In the fast paced world of multi-tasking, Twitter and the constant interconnectedness we have through our BlackBerries or iPhones it takes some doing to slow down and focus like this. That got me to thinking about having my own code of conduct. The things that are important for me to strive to focus on and continually work towards achieving on a personal level while the frenetic world rages on. I’d like to share those here as a model for others to look at and consider. Not to adopt mine but simply to establish this thought process for you. In martial arts training I refer to this as the “Internal Morality” aspect of black belt training, one of the 6 Elements.
My Personal Code of Conduct
1. An Obligation to Teach Others
I believe people have an obligation to teach others and share their knowledge proactively. Certainly we all do this to some degree. Parents automatically do this with their kids, to an extent by setting proper examples of behavior (sometimes not). In work situations this can easily be done. For example, I spend a lot of time coaching new sales people, or even those that don’t sell professionally but need to know the basic principles, just as others did for me earlier in my career. This blog is a reflection of that principle, something I want to continue to expand and grow.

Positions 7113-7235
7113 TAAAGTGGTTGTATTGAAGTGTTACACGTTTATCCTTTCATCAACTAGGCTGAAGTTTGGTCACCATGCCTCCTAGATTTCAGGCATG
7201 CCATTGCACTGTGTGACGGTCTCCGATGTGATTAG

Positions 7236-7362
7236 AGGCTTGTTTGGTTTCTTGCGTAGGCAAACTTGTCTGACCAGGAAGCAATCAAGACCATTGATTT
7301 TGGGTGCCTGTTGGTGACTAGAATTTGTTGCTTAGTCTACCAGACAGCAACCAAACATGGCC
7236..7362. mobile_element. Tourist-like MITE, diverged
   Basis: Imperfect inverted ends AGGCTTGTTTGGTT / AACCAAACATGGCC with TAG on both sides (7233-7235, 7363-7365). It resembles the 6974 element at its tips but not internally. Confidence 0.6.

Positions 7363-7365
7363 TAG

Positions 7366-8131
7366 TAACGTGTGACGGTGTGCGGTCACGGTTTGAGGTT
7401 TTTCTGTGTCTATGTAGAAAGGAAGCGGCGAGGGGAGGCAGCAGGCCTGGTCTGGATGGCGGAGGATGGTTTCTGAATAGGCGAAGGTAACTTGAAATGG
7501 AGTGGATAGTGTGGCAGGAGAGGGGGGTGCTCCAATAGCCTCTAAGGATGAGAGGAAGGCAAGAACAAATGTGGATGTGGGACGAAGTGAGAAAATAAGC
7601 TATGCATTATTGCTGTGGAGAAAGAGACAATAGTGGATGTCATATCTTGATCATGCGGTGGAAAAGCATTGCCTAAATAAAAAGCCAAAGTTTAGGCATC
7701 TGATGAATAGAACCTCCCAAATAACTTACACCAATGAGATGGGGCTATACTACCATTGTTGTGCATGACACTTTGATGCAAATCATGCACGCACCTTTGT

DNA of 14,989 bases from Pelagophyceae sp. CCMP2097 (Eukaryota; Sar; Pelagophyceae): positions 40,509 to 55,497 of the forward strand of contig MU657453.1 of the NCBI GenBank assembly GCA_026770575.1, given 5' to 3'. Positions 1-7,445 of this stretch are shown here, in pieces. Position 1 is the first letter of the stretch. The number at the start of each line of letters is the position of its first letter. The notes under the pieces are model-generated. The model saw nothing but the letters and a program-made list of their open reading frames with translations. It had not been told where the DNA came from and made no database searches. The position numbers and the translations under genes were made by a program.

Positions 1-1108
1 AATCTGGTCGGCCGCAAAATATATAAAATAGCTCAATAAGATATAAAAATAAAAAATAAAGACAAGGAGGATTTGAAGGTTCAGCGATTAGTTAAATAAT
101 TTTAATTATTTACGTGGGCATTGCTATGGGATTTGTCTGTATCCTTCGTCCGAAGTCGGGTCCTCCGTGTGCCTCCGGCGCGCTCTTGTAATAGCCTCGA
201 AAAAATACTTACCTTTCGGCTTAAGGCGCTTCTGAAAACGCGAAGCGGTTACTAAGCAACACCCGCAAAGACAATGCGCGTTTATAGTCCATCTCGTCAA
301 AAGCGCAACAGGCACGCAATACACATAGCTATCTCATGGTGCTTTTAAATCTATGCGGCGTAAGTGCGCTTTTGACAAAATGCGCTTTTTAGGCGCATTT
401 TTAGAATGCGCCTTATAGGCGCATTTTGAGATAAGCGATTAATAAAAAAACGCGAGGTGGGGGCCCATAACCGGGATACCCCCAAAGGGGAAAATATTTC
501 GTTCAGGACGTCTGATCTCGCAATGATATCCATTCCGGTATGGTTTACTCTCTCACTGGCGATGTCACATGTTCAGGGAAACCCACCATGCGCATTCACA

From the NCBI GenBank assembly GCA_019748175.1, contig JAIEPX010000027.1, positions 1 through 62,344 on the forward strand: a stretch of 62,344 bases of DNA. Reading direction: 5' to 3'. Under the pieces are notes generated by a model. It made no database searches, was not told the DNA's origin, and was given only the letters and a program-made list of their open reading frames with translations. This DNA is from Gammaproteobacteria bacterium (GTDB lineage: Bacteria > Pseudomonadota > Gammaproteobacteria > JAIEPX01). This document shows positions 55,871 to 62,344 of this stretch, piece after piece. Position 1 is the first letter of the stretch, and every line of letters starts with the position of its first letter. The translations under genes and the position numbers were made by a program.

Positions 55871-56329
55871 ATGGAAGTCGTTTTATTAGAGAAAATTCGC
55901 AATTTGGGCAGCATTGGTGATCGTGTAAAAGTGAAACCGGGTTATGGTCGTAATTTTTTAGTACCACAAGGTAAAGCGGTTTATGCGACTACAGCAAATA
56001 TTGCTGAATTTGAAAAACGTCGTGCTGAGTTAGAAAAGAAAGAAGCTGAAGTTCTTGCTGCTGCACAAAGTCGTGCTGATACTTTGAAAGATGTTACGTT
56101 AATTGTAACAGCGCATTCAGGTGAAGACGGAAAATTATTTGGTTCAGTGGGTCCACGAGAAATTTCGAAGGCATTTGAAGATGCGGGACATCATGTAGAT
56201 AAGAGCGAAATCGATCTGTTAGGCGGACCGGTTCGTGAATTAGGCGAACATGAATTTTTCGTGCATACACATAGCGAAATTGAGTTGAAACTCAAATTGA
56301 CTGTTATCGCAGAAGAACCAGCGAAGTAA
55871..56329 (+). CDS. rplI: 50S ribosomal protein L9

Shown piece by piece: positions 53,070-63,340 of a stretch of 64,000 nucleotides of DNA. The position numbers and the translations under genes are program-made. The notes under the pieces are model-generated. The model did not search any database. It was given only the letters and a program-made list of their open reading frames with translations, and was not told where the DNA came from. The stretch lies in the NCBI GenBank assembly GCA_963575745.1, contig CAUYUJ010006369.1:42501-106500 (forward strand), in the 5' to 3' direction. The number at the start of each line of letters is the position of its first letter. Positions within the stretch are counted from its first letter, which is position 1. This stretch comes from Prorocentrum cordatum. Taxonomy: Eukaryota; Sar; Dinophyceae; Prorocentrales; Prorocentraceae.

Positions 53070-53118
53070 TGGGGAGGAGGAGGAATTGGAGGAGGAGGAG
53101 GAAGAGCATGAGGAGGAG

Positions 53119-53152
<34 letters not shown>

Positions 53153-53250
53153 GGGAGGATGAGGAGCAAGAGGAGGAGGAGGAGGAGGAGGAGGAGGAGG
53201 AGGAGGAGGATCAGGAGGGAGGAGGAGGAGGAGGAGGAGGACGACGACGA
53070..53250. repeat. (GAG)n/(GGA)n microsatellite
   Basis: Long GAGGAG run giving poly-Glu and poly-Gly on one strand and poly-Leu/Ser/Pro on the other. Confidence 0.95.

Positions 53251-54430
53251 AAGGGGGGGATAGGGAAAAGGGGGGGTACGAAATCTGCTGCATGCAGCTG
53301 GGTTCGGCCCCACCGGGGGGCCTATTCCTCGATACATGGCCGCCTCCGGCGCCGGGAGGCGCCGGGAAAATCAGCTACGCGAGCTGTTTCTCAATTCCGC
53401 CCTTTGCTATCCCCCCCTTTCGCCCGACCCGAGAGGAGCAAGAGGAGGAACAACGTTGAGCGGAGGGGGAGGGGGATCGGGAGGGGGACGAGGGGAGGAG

2. Demonstrably Show Appreciation
I am constantly amazed at how little appreciation we show towards one another. I see this a lot in the workplace, for example. It also happens on a personal level as we take for granted those we know – family, friends, and loved ones. There needs to be more proactive kindness. At work I try and do this regularly, thanking employees for contributions they have made or a job well done. I am surprised more company executives don’t do this. It is such an inexpensive motivator that really means something to people and it’s free.
3. Actively Offer Dignity
This is a challenge for a lot of people, me included. I see a lack of dignity being offered to others, notably strangers. A simple example is how we treat those that serve us. When you are at the market do you push your money towards the checkout worker or politely hand it to them? Have you asked them how they are today, just out of courtesy? I know I haven’t done this as much as I should. Perhaps the most troubling of all is our actions towards strangers. Not offering any amount of dignity to the beggar on the street. I am not saying make someone in this situation your best friend. But given the state of the world economy more people than ever are in places they don’t want to be and I think we need to be cognizant of that through external action. I know I do.